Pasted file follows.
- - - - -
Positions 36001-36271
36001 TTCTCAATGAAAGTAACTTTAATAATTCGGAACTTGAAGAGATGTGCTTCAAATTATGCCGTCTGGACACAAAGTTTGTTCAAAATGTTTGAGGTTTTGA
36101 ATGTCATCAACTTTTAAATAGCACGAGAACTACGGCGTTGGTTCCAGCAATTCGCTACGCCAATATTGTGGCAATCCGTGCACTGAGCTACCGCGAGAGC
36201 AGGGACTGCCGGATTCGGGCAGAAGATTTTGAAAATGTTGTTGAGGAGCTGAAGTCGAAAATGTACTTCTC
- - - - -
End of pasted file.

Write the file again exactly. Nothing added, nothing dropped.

Positions 36001-36271
36001 TTCTCAATGAAAGTAACTTTAATAATTCGGAACTTGAAGAGATGTGCTTCAAATTATGCCGTCTGGACACAAAGTTTGTTCAAAATGTTTGAGGTTTTGA
36101 ATGTCATCAACTTTTAAATAGCACGAGAACTACGGCGTTGGTTCCAGCAATTCGCTACGCCAATATTGTGGCAATCCGTGCACTGAGCTACCGCGAGAGC
36201 AGGGACTGCCGGATTCGGGCAGAAGATTTTGAAAATGTTGTTGAGGAGCTGAAGTCGAAAATGTACTTCTC